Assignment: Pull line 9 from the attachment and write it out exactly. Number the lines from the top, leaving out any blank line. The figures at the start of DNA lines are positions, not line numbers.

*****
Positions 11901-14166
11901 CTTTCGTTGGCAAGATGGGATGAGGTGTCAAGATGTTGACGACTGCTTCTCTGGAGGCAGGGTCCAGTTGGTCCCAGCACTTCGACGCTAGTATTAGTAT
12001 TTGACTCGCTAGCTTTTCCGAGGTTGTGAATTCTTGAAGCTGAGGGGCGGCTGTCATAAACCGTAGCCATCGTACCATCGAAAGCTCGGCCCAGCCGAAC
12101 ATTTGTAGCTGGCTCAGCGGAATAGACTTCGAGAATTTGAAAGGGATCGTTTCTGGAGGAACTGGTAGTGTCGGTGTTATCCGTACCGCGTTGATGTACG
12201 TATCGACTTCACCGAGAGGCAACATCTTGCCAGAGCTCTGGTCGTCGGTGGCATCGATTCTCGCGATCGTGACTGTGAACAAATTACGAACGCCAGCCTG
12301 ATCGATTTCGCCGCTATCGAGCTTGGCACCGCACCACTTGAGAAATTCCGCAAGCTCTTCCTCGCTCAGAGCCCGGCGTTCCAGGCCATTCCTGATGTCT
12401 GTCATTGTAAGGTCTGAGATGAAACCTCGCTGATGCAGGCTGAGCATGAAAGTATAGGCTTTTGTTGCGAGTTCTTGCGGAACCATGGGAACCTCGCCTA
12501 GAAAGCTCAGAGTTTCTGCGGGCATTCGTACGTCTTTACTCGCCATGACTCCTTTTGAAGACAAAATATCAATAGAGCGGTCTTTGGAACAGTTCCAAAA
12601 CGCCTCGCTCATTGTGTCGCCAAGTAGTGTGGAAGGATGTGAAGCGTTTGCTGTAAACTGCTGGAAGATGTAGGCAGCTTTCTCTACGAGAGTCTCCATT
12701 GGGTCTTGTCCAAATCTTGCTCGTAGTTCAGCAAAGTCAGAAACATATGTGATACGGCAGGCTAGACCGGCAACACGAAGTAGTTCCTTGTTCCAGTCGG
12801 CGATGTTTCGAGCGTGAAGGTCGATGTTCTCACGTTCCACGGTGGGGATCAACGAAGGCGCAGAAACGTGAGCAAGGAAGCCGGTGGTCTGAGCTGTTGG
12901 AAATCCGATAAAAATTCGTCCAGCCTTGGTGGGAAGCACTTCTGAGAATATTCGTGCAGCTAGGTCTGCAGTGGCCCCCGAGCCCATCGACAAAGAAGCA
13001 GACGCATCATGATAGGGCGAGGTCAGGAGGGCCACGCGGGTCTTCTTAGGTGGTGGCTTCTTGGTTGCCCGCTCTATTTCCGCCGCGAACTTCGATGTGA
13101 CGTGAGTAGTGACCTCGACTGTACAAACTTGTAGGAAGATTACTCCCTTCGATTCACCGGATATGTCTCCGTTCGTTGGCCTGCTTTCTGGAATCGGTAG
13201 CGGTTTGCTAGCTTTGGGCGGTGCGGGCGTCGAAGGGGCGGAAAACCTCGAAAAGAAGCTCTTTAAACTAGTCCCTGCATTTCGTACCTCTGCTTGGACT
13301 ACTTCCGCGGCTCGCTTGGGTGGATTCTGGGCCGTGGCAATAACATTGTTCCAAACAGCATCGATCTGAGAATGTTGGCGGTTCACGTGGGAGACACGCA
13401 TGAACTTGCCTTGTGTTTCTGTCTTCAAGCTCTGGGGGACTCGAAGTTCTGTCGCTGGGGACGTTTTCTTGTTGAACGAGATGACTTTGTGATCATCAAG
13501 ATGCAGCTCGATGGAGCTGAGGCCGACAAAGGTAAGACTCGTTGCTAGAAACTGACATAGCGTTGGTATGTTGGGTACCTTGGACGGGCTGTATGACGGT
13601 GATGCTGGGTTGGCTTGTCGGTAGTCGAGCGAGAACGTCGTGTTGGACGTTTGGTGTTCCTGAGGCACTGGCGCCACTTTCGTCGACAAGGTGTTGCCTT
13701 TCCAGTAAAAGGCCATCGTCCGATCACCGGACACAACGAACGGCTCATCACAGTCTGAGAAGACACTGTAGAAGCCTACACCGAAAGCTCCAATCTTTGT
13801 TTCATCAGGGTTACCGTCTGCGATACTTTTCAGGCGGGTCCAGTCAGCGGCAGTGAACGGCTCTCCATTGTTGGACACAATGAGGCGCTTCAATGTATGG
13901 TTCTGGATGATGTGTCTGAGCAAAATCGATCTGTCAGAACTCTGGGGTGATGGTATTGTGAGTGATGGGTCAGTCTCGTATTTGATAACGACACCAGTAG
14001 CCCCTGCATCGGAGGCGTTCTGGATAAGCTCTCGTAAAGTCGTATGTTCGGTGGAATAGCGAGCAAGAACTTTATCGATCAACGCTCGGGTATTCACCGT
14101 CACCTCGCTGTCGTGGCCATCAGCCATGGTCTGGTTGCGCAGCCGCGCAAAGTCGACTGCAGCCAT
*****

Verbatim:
12601 CGCCTCGCTCATTGTGTCGCCAAGTAGTGTGGAAGGATGTGAAGCGTTTGCTGTAAACTGCTGGAAGATGTAGGCAGCTTTCTCTACGAGAGTCTCCATT